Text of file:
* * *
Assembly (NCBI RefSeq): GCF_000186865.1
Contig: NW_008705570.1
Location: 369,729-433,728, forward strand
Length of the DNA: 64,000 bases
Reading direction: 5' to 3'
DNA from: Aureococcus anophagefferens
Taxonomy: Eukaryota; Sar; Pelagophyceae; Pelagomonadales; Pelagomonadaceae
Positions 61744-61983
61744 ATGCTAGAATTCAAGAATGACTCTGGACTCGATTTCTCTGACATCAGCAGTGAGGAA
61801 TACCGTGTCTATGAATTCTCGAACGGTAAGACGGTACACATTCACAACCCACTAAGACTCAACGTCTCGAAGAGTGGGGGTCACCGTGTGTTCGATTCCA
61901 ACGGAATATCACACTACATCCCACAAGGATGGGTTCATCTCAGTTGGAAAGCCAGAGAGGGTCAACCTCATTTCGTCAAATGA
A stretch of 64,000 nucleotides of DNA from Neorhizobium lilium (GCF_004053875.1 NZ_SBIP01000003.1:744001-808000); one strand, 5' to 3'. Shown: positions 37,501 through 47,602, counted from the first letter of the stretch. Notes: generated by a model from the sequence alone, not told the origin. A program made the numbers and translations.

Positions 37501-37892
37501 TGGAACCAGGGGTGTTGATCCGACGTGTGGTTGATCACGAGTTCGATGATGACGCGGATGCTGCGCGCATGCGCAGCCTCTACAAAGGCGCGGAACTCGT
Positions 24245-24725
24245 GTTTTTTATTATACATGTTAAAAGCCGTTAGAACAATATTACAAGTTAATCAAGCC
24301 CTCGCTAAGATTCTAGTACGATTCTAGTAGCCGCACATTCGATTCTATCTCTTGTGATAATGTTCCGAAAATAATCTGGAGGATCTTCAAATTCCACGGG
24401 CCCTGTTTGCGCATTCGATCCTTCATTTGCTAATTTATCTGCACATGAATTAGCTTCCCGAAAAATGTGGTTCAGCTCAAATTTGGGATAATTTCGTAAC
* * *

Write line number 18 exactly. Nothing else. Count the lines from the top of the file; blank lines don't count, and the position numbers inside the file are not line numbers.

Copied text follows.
24401 CCCTGTTTGCGCATTCGATCCTTCATTTGCTAATTTATCTGCACATGAATTAGCTTCCCGAAAAATGTGGTTCAGCTCAAATTTGGGATAATTTCGTAAC